“It was organized, concise, interesting.” Professor McCall ticked off the points on his fingers with the same straightforward style he used in class. “Keep up the good work.” With another nod, he disappeared into the crowd.
“I told you I was being objective,” Jake said.
Nancy felt a delicious shiver as he slipped an arm around her waist and drew her close to him. “Why don’t we go out to celebrate tonight?”
“Tonight?” Nancy blinked herself back to reality. “Well, I’ve got mountains of reading to do for — “
She didn’t have a chance to finish her sentence, because Jake bent to cover her mouth in a long, sweet kiss that left her reeling. “I’ll pick you up at eight,” he murmured into her hair. “Okay?”
For a moment all Nancy could do was hang on to his flannel shirt. She felt so giddy, she was sure she’d fall if she let go of him. When she finally answered, her voice was a breathless whisper. “Sounds great.”
“Watch your step, George.” Will Blackfeather opened the door to the environmental science lab, then stepped back to let his girlfriend, George Fayne, angle through on her crutches.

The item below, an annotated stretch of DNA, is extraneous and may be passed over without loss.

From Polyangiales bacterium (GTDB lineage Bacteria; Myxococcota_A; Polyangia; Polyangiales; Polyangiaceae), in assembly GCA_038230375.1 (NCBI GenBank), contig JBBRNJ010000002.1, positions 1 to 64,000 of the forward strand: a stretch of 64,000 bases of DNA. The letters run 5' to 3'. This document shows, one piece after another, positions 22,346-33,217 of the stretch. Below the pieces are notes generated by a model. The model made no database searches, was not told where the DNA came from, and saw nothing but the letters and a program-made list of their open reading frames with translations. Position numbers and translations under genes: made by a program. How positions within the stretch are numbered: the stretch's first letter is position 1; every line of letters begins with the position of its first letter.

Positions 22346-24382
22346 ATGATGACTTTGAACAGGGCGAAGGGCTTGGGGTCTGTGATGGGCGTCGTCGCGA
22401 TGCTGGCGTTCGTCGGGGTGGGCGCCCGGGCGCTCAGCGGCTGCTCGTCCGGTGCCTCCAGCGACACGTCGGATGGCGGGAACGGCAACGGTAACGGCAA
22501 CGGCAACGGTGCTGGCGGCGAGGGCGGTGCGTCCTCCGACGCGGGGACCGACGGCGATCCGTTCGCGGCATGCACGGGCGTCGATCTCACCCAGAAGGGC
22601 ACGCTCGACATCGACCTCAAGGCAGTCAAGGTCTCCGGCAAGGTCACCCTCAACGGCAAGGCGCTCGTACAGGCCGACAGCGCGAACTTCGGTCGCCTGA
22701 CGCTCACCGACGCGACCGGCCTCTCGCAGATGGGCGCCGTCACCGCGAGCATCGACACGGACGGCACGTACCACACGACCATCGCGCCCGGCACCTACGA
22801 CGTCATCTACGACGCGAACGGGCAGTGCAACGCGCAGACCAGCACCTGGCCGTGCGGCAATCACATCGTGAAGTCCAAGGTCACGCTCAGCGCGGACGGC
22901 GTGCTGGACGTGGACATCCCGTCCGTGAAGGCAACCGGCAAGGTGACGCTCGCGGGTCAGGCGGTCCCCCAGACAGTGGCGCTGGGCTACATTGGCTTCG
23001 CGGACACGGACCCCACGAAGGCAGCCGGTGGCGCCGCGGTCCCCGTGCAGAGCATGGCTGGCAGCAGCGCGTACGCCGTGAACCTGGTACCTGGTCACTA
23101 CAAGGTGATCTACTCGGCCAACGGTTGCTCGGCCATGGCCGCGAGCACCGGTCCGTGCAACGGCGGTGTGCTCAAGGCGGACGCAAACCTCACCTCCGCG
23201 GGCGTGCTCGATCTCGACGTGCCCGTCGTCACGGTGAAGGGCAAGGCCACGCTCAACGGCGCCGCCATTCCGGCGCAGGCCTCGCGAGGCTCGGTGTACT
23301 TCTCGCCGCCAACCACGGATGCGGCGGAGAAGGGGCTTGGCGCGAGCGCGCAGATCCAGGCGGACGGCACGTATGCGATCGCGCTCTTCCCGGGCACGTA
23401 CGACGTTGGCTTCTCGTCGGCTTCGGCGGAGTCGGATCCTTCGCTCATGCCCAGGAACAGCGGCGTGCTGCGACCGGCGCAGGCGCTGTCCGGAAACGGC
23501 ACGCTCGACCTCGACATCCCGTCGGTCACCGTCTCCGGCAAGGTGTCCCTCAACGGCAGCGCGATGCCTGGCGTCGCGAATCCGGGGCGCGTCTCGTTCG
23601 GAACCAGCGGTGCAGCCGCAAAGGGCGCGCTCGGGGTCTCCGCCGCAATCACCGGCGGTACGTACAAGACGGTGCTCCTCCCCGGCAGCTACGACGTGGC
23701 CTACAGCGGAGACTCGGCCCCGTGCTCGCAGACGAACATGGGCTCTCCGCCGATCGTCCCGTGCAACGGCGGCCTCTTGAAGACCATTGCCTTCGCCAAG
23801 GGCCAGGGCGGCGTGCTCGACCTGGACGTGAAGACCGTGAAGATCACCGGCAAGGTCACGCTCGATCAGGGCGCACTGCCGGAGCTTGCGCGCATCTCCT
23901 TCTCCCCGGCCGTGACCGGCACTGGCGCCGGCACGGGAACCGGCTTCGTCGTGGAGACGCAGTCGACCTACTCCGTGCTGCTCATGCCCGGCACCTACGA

“I can’t wait until I get rid of these things, so I can walk around like a normal human being again,” George said as she hobbled into the noisy corridor.
“You look all right to me,” Will commented, his eyes sliding appreciatively over her lean curves. “Better than all right.”
A second later she felt his lips on the back of her neck in a soft kiss. It was so electric that George stopped right in the middle of the hallway.
“If you’re trying to make me forget that I have a sprained ankle,” she breathed, “it’s working.”
“It’s my own personal brand of medicine. Works every time,” Will murmured. Straightening up, he shouldered her backpack over his own, his brown eyes sparkling. “Anytime you need help, just call on me.”
“Gee, thanks.” George laughed, blowing her dark brown curls off her forehead. “It’s great to know that I’m going out with such a selfless, giving person.”
“Absolutely,” Will told her, keeping a straight face. “I want to do everything I can to help you recuperate. Let’s say we schedule a session for” — he leaned forward and slipped an arm around her shoulders — “right now.”